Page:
Germany and Sweden are the most affordable countries to attend university, according to an analysis by FairFX.
Putting together the average cost of tuition with the average cost of living, the UK-based currency service calculated that it costs only around £6,700 to study in either of the two countries – nearly three times less than the cost of studying at a UK institution, which is slightly more than £18,200.
In fact, both Germany and Sweden, as well as Finland, offer free tuition to locals and citizens of European Union member nations.
Countries marked with an asterisk (*) don’t typically charge tuition fees, only semester/student/admin fees. Source: FairFX
FairFX looked at the top 200 institutions based on the Times Higher Education World University Rankings, which have just been updated to the 2016/17 edition.
Out of the 200 universities, FairFX found that 33 of them offer either free tuition or fees below £500, meaning that students at these institutions only have to worry about living expenses.
South Africa and Finland are also among the most affordable countries to study in, coming in at third and fourth respectively with combined average tuition and living costs of just £6,948 and £7,313 a year.
On the other end, the U.S. was found to be the most expensive country, costing an average annual total of up to £45,700, followed by Australia and New Zealand, which cost £31,265 and £28,912 respectively, while the UK comes in at sixth place with £18,227.
FairFX also released a list of the top 10 universities offering the best value:
Universities marked with an asterisk (*) don’t typically charge tuition fees, only semester/student/admin fees. Source: FairFX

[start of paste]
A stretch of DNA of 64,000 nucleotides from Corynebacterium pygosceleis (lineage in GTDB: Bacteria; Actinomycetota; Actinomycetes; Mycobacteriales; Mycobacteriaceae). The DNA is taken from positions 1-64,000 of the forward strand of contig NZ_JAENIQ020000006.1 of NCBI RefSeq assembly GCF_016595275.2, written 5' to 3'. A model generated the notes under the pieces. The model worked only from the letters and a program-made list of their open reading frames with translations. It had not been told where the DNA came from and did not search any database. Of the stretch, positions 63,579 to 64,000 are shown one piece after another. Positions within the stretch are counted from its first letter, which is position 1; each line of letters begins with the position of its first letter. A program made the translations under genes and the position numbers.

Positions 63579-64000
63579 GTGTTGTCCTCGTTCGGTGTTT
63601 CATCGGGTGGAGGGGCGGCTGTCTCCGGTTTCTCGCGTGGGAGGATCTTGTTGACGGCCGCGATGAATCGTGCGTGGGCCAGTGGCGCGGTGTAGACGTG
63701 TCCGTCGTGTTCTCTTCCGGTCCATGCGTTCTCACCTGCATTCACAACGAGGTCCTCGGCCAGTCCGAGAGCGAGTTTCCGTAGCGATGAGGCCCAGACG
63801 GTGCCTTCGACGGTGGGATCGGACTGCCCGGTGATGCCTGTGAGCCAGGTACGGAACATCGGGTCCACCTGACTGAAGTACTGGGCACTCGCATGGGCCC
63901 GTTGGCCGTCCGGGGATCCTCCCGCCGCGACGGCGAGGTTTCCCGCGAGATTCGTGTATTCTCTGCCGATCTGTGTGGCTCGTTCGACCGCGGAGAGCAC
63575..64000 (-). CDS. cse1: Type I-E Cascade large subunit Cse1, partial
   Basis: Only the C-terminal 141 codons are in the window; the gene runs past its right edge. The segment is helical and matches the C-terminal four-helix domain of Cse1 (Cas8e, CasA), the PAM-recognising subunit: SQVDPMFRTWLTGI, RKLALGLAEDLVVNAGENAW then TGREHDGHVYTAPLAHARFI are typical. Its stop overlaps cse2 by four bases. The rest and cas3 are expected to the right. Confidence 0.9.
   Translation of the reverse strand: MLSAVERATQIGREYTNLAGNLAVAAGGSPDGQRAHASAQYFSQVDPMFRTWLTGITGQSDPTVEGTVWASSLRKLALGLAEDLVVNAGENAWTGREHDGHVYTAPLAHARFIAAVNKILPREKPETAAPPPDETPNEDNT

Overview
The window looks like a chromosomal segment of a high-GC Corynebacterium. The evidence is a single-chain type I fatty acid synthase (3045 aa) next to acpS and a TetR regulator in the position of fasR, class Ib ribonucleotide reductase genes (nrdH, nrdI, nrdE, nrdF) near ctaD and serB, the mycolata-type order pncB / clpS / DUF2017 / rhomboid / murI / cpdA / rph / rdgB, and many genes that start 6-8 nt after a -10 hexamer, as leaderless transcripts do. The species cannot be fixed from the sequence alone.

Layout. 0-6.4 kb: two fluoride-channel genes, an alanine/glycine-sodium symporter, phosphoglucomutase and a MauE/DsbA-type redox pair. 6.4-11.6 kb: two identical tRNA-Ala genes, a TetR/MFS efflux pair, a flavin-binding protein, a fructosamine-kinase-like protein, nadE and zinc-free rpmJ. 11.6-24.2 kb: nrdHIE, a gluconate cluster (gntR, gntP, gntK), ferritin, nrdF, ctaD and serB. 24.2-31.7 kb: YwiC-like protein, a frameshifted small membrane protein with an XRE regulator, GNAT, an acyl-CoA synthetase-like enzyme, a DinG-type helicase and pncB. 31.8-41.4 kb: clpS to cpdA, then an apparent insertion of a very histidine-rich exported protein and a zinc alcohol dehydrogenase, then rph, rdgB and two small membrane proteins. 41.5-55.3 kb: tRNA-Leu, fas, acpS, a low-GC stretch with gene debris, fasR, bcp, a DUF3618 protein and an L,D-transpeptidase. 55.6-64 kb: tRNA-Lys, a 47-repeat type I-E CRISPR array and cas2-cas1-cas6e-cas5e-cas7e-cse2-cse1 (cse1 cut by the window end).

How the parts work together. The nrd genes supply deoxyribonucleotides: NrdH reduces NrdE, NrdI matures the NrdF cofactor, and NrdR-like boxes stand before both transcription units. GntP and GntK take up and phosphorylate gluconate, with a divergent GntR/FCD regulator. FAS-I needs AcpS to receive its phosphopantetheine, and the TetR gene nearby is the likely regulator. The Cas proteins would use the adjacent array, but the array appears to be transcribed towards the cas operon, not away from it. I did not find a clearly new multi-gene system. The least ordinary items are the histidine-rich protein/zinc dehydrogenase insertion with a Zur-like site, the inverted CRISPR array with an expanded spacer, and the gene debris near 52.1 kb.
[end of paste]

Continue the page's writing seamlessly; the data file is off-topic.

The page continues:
Both institutions offer not only free tuition, but even give students an allowance to help cover living costs.
German universities took up half of the list, led by TU Dresden in fourth place – it doesn’t charge for tuition, only a “term contribution”, which comes up to £346 a year.
CEO of FairFX, Ian Strafford-Taylor, told the Independent that the costs for UK students to attend university are “steep” compared to other countries, which puts a “significant burden” on them to find ways to make ends meet.
The cheapest and most expensive countries to study in have been revealed https://t.co/SyxJmTKDRo
— The Independent (@Independent) September 21, 2016
“Studying abroad is certainly a viable option and we could see it becoming an alternative to taking a gap year with its opportunity to expand horizons and gain new experiences alongside an education,” he said.
Strafford-Taylor added than when considering study destinations, students should not only look at tuition fees, but also how much it costs to live comfortably.
“It’s worth taking into account trends in long-term exchange rates which will give you even more value for money,” he said.
FairFX has also made a handy Study Abroad Cost Calculator, which students can use to look at how much it’ll cost to study at a university overseas.
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